On 1 April 2023, changes to the Legal Ombudsman’s Scheme Rules are due to go live. This is the first comprehensive redrawing of the rules since 2012, and included is a change to Scheme Rule 4: a decrease in the time allowed for clients to make complaints.
Currently, a complainant can bring a complaint within 6 years of an alleged mistake, or within three years of discovering an issue. These time limits are decreasing to one year for all new cases which a complainant asks the Legal Ombudsman to investigate after 1 April 2023. The time limit rule requiring complainants to bring their complaint to the Ombudsman within six months of the date of the final complaint response from the service provider remains unchanged.
The change reflects the desire to reduce waiting times, increase efficiency and clear the mounting backlog of complaints. The new time limits for referring a complaint to the Legal Ombudsman will be no later than:
- One year from the date of the act or omission being complained about; or
- One year from the date when the complainant should have realised that there was cause for complaint.
The Legal Ombudsman has faced some criticism in response to this proposal with the Bar Standards Board arguing that the change is discouraging to complainants raising issues, and shorter timescales put more pressure on the complainant and investigators.
While this change does read as quite drastic, the Legal Ombudsman has retained and enhanced the ability to apply Rule 4.7. This allows them to exercise discretion to extend this one year time limit for specific circumstances if, on the evidence, it is fair and reasonable to do so. This ensures that although the time limit is reduced, the level of discretion to accept an out of time complaint is being increased from the previous “exceptional circumstances”.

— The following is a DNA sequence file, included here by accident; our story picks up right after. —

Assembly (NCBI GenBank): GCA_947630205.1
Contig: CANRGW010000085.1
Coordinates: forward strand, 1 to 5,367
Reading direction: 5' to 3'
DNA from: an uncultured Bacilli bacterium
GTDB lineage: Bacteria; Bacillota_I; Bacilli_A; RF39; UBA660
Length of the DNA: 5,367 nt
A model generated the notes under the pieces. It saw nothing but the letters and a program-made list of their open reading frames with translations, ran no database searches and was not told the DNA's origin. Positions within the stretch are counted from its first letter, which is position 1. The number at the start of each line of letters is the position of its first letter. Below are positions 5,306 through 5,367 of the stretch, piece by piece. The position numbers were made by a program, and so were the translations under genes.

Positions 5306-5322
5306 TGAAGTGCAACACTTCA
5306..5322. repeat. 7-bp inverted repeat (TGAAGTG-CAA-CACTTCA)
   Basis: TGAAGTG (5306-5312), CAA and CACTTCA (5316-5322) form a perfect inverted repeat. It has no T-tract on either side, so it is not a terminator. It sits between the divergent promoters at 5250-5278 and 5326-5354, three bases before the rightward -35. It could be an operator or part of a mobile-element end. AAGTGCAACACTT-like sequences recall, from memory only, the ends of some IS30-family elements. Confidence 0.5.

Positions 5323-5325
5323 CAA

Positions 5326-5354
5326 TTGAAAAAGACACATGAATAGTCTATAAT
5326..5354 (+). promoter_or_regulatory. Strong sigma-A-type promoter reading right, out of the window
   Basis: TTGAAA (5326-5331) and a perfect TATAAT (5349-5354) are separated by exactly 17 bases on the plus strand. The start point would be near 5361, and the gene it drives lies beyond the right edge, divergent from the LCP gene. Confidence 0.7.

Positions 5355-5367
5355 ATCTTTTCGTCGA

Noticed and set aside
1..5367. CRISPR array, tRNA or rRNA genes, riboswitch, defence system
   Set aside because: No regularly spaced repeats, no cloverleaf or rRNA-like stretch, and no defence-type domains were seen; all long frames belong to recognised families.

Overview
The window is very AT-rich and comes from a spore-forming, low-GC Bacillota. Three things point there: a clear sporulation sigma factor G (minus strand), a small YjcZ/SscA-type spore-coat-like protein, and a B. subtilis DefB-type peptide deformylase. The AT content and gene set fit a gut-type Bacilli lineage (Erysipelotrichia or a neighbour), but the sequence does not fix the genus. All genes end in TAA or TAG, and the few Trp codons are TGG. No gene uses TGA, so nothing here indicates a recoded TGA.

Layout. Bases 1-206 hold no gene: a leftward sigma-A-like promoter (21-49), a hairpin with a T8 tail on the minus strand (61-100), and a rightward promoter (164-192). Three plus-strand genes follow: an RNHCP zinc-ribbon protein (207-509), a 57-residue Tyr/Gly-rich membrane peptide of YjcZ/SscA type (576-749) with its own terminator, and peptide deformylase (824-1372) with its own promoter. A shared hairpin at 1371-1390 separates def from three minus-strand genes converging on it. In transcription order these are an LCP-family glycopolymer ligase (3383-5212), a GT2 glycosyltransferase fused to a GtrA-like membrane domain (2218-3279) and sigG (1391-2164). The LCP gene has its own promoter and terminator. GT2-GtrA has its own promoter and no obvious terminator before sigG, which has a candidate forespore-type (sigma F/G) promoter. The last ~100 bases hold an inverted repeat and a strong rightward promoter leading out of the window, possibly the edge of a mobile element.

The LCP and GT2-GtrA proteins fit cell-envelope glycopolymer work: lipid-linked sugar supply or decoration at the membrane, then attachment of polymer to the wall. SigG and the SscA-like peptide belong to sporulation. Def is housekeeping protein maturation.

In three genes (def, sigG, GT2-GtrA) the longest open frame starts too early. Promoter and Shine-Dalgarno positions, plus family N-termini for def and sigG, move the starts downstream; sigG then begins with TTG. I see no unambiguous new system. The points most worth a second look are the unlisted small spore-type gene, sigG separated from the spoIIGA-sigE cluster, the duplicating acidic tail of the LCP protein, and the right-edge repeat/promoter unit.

The communication to clients of the change to time limits is key, and information to clients must be amended from 1 April 2023 to reflect the new time limits. Changes will include:
- information published on websites.
- any signposting or guidance documents which may be used to outline when a complaint can be taken to the Ombudsman.
- client care letters
- letters sent as part of your complaints process including that advising complainants of their right to ask the Legal Ombudsman to review the complaint.
The Legal Ombudsman ensure that information and guidance on time limits is clear and accessible through all of its customer channels. The circumstances in which discretion can be exercised and how complainant’s can request that it be exercised will also be published on the Ombudsman’s website.
It is essential that solicitors, firms, barristers, and chambers update their internal complaints processes to reflect the change and ideally, they should communicate it to their clients in advance of 1 April 2023 warning of the changes coming and then again on 1 April 2023 once the change is introduced.
- The Legal Ombudsman is also taking the opportunity to revise Scheme Rule 5.7, with 3 key changes: The introduction of the word “significant” in Rule 5.7(b), allowing an Ombudsman to consider whether it is a proportionate use of resources and time to investigate a complaint where the detriment to the complaint is not significant. Under the current wording, a complaint can only be dismissed under this rule if there has been no loss or detriment. The updated wording provides for cases to be dismissed if the loss, detriment, or impact is deemed minor enough that it would be disproportionate to conduct a full investigation.
- The introduction of Rule 5.7(p) which provides the Ombudsman with the opportunity to consider if a complaint should be dismissed on the basis that the size and complexity means that it would be disproportionate for it to be investigated.
- The introduction of Rule 5.7(q), ensuring new issues cannot be added to an ongoing investigation if they are already known to the complainant at the time the investigation commenced, but were not included within the original complaint.
The last major revision is to Rule 5.19, enabling the Ombudsman to conclude that a final decision is not needed on a case if no substantive issues have been raised in response to the investigator’s findings or remedy. The complaint would be deemed to have been resolved by the investigator’s findings.
If you would like to discuss support with your complaints process, do reach out to the team at Beyond Compliance at firstname.lastname@example.org or call us on 0121 288 5227.